The giant Himalayan nettle (Giradinia Diversifolia) grows wild in the far east and west of Nepal at altitudes of 1200 - 3000m, often on steep slopes where its widespread root system helps to stabalise the soil. In the far east it is known as 'allo' and is considered sacred by the Rai people.
This incredible plant produces some of the longest plant fibres in the world unique for their strength, smoothness and, if treated properly, their silk-like lustre and lightness. Simliar to the linen made from flax, nettle (allo) products soften with washing and use.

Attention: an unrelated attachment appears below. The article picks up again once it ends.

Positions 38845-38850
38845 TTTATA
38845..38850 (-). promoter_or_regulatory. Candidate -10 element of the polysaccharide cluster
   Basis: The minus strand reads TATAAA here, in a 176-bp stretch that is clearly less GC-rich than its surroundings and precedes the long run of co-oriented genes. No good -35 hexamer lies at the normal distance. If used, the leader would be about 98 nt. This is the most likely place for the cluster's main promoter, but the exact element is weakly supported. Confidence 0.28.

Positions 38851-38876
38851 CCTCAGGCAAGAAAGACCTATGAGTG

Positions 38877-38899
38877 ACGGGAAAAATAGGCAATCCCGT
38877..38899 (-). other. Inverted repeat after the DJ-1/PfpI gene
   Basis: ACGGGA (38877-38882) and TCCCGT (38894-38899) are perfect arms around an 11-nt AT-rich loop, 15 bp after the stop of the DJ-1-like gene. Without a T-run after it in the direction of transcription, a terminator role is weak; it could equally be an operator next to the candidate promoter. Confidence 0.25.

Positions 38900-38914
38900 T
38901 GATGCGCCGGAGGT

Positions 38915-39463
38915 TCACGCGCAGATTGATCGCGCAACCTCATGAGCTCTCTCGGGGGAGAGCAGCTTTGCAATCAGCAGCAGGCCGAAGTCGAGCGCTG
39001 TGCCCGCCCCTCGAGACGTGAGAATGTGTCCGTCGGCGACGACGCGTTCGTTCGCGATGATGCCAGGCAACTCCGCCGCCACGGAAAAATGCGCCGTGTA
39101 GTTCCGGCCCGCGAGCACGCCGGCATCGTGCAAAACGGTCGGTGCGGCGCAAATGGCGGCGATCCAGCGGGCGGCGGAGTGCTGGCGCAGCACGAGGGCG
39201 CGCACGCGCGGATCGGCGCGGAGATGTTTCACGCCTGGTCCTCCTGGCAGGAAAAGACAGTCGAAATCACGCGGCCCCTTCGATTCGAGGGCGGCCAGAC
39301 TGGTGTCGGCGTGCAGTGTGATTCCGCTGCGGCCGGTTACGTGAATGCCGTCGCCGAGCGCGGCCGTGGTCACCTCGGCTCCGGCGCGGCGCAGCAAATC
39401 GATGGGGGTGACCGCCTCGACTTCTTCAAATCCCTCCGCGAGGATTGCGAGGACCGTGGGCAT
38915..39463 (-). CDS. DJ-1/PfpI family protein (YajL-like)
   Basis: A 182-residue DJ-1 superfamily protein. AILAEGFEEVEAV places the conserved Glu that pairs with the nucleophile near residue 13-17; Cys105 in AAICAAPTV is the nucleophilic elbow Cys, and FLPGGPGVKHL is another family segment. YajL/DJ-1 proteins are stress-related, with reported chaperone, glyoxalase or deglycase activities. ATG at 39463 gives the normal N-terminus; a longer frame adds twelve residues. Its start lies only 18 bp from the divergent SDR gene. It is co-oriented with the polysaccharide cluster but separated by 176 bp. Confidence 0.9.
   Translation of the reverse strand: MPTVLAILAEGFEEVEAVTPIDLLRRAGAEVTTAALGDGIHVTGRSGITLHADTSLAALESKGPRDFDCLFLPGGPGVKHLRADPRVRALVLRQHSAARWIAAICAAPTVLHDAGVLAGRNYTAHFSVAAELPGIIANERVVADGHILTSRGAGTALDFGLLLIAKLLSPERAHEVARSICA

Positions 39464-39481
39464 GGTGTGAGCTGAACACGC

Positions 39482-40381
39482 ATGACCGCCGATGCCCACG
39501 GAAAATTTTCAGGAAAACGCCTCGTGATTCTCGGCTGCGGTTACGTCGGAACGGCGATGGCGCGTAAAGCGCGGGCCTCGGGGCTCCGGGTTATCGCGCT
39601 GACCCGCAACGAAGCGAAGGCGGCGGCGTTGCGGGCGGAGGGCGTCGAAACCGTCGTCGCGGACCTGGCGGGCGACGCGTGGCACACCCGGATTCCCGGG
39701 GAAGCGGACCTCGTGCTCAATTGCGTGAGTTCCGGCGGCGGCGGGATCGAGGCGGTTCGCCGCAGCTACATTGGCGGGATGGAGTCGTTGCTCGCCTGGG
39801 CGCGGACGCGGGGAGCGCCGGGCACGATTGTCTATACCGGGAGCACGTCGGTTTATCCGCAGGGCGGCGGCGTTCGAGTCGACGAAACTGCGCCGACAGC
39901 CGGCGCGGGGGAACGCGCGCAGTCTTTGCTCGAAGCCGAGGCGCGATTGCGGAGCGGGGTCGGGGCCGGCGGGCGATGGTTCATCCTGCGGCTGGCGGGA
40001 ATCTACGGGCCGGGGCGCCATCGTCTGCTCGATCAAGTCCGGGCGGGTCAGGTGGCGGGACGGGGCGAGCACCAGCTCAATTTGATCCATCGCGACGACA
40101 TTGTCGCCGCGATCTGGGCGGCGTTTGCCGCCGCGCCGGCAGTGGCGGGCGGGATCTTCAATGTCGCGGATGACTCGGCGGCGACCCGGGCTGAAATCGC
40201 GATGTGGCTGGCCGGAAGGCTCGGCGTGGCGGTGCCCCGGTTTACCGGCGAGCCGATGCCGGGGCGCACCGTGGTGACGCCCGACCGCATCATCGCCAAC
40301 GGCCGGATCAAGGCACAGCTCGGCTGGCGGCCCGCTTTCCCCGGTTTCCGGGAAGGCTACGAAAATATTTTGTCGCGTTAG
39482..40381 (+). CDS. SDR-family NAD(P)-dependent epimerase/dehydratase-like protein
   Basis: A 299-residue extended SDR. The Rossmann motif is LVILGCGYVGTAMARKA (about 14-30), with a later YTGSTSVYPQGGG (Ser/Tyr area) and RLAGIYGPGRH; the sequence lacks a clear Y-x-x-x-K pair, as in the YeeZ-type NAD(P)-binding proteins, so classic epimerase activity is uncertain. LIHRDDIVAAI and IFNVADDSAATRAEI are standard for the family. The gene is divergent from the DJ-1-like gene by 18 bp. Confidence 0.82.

Members of the Rai, Gurung and Magar ethnic groups have extracted and used the 'allo' fibres for centuries harvesting it by hand and then processing the stems using only water and wood ash. The resulting lustrious fibres are hand spun and then used for a huge variety of purposes including tying the umbilical cord of babies, knotting fishing nets, weaving fabric for clothing and knitting beautiful lace shawls popular with tourists.